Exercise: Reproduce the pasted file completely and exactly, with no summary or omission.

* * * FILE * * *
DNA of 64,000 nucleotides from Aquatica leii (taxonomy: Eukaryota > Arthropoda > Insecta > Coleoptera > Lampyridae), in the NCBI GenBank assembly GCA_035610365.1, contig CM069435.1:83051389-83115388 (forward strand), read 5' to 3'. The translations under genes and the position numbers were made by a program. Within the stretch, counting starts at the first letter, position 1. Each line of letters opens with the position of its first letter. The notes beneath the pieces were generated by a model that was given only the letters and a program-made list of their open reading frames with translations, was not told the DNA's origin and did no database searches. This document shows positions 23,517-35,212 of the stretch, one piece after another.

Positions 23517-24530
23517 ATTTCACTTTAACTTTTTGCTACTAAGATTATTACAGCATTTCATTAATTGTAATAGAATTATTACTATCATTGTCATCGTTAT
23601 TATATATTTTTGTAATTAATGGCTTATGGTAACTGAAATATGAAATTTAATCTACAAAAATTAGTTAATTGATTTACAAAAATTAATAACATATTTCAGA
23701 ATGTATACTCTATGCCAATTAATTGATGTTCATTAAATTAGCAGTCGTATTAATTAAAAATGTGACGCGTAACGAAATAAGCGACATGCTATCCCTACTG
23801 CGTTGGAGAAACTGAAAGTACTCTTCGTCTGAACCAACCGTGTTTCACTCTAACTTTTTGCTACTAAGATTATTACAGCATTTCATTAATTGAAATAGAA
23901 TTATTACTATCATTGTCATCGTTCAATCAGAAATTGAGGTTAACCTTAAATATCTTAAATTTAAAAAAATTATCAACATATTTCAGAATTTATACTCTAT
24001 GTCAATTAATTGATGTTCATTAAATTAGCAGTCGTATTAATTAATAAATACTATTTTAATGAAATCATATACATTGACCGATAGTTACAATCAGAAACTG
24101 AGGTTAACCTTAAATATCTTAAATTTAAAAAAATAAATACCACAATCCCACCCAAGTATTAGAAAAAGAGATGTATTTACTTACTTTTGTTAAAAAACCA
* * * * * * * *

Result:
DNA of 64,000 nucleotides from Aquatica leii (taxonomy: Eukaryota > Arthropoda > Insecta > Coleoptera > Lampyridae), in the NCBI GenBank assembly GCA_035610365.1, contig CM069435.1:83051389-83115388 (forward strand), read 5' to 3'. The translations under genes and the position numbers were made by a program. Within the stretch, counting starts at the first letter, position 1. Each line of letters opens with the position of its first letter. The notes beneath the pieces were generated by a model that was given only the letters and a program-made list of their open reading frames with translations, was not told the DNA's origin and did no database searches. This document shows positions 23,517-35,212 of the stretch, one piece after another.

Positions 23517-24530
23517 ATTTCACTTTAACTTTTTGCTACTAAGATTATTACAGCATTTCATTAATTGTAATAGAATTATTACTATCATTGTCATCGTTAT
23601 TATATATTTTTGTAATTAATGGCTTATGGTAACTGAAATATGAAATTTAATCTACAAAAATTAGTTAATTGATTTACAAAAATTAATAACATATTTCAGA
23701 ATGTATACTCTATGCCAATTAATTGATGTTCATTAAATTAGCAGTCGTATTAATTAAAAATGTGACGCGTAACGAAATAAGCGACATGCTATCCCTACTG
23801 CGTTGGAGAAACTGAAAGTACTCTTCGTCTGAACCAACCGTGTTTCACTCTAACTTTTTGCTACTAAGATTATTACAGCATTTCATTAATTGAAATAGAA
23901 TTATTACTATCATTGTCATCGTTCAATCAGAAATTGAGGTTAACCTTAAATATCTTAAATTTAAAAAAATTATCAACATATTTCAGAATTTATACTCTAT
24001 GTCAATTAATTGATGTTCATTAAATTAGCAGTCGTATTAATTAATAAATACTATTTTAATGAAATCATATACATTGACCGATAGTTACAATCAGAAACTG
24101 AGGTTAACCTTAAATATCTTAAATTTAAAAAAATAAATACCACAATCCCACCCAAGTATTAGAAAAAGAGATGTATTTACTTACTTTTGTTAAAAAACCA